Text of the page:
“If you love life, don’t waste time, for time is what life is made up of.” – Bruce Lee
Scattershooting around the tax world while simultaneously preparing for a sure-to-be-busier tax season (thanks for all the recent referrals — keep ’em coming!) AND navigating the perils of another holiday season … well, it means one busy Jim!
Seriously, we’re getting excited about what is our most intense season of the year — TAX time. In between cookies and egg nog, we’re boning up on all of the official tax law changes, and meeting with clients for last-minute tax-planning.
A few quick tax items for you, in fact, before I get to the good stuff:
IRS might have some refund $$ for you: There’s $153 million unclaimed right now. So, if you were expecting a refund check and fear it might have been returned to the IRS as undeliverable, go to the IRS website (www.irs.gov) and use the “Where’s My Refund?” tool. This will give you the status of your refund. In some cases, it will also provide “instructions on how to resolve delivery problems.” You can also can get a phone version of “Where’s My Refund” at (800) 829-1954.
A friendly reminder: Use those FSA funds in the next few weeks … or lose ’em! No explanation necessary, methinks.
Now… on to something which might just serve as a friendly nudge: “Tax time” is the perfect time for you to get other, long-delayed financial tasks accomplished. One of these is the dreaded estate plan. This is something which every family should have in place — not just the 1% (if you will). In fact, there are some myths about preparing estate plans which I thought we should deconstruct together, today.
(And as I mentioned — preparing to set up one of these plans is much easier in the context of what you normally do in preparing for tax season … so, let us know how we can help you with it!)
Jim J. Ornelas’s
“Real World” Personal Strategy
Two Common Estate Plan Myths — BUSTED
As of this writing, it’s a fact that almost 60% of Americans don’t have a basic will, and that’s a big problem.
One of the big reasons that most families don’t yet have this kind of plan in place is because of some incorrect thinking about whether it’s right for them, or if it’s even necessary. And sure –some people just haven’t gotten around to creating a will or trust. Others think they don’t need an estate plan because they’re not “rich”.
But here’s the problem–if you continue without an estate plan, you could leave a legacy of bad feelings and attorneys’ fees.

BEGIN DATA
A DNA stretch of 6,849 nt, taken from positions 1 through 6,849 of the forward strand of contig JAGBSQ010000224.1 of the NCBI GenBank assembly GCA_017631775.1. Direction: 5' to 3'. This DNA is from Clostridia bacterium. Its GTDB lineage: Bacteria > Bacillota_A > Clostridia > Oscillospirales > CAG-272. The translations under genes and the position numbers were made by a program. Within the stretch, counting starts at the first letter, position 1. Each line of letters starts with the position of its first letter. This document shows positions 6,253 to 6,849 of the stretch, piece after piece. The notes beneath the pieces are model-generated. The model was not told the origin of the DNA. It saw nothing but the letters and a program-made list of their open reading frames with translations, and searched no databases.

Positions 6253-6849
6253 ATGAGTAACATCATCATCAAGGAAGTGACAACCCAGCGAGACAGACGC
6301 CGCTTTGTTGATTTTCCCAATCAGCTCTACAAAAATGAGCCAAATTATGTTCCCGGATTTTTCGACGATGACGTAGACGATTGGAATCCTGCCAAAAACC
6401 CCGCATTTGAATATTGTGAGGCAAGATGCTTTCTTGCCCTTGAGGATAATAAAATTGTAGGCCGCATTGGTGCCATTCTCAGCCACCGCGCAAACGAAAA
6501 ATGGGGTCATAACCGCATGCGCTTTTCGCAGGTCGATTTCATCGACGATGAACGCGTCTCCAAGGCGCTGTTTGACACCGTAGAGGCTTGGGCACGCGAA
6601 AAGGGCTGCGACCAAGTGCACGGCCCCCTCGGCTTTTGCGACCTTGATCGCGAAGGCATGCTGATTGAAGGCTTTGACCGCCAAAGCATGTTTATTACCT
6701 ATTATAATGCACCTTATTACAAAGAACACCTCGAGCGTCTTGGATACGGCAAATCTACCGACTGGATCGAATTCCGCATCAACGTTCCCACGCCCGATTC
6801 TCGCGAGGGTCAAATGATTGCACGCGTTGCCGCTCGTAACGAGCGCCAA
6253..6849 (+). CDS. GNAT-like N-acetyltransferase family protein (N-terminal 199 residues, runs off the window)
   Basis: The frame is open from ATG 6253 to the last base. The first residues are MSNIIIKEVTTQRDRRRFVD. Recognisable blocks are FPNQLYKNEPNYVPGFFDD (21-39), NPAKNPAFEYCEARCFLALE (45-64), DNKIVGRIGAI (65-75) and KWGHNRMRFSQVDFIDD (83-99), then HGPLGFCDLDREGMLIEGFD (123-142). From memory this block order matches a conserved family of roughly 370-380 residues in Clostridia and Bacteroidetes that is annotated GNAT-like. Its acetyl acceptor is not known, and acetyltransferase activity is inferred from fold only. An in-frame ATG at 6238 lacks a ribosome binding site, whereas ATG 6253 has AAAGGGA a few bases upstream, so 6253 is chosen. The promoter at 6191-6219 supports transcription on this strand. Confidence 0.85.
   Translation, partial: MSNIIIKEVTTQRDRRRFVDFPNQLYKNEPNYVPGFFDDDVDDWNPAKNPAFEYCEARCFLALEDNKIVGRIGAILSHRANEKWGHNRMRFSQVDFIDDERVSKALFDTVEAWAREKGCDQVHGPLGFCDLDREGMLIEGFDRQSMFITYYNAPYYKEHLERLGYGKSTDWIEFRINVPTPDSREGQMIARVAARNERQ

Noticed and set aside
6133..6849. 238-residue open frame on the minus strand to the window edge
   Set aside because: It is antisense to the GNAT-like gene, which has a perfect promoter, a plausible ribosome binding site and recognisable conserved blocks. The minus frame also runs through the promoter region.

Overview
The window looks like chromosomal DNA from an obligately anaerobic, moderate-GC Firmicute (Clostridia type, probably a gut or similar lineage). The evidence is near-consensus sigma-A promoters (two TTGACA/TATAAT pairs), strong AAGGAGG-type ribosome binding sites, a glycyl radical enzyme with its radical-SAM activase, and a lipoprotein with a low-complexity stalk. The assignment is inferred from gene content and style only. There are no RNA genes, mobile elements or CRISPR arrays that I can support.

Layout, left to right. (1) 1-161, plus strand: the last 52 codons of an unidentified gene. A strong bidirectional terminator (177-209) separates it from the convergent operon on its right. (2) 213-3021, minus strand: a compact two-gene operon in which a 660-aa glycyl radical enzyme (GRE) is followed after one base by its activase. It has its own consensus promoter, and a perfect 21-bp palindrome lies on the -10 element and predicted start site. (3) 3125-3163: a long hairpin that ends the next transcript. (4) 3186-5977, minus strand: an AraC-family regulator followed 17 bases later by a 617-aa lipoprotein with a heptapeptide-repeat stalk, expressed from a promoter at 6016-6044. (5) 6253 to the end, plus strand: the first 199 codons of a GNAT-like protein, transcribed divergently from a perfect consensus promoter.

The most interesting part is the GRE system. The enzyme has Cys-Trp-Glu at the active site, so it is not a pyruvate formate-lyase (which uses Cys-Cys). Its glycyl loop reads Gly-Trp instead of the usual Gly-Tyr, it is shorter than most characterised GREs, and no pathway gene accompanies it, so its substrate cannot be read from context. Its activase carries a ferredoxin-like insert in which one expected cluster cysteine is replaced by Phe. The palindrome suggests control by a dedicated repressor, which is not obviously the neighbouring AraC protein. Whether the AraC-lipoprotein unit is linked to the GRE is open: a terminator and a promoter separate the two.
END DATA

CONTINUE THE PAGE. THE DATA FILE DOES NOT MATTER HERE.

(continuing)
So I wanted to speak to some of the more common misconceptions out there. I’ll start with a couple big ones this week, and when the time is right, address a few more in 2012…
MYTH #1: Only rich people prepare estate plans.
Do you own ANYTHING? Because if so, you need a will. You see, a will allows you to designate who will receive your property should anything happen. Continuing without one ensures that your assets will be distributed under the terms of your state’s “intestate succession” laws. That means your money and property could end up with family members you haven’t spoken to in years, instead of who you’d really like to see control your assets.
I won’t go into all of the different components of a will, trust, health care directive etc., as my purpose here is to emphasize that failing to plan is simply a decision to trust your assets to government bureaucrats who don’t know you from Adam.
Even if you think your situation is pretty straightforward, you may feel more comfortable hiring a lawyer to guide you through the process.
MYTH #2: Everything goes to your spouse, if something happens.
Unfortunately, that’s not always the case. We deal with clients from different states around the country, and state laws vary. In fact, in most states, if you continue without a will (intestate), your inheritance will be divided among your spouse and your children. In New York, for example, when someone dies, the spouse gets the first $50,000 of the estate and what’s left is divided 50-50 among the spouse and the children.
You can imagine how this could create all kinds of problems, particularly if your spouse was financially dependent on you or you have children from a previous marriage.
I’ll send a few more in the future, but I hope you can already see that things are not always as we “think”. And let’s take advantage of tax season and move towards getting this done (or updated) in 2012!
I hope this helps! To your family’s financial and emotional peace…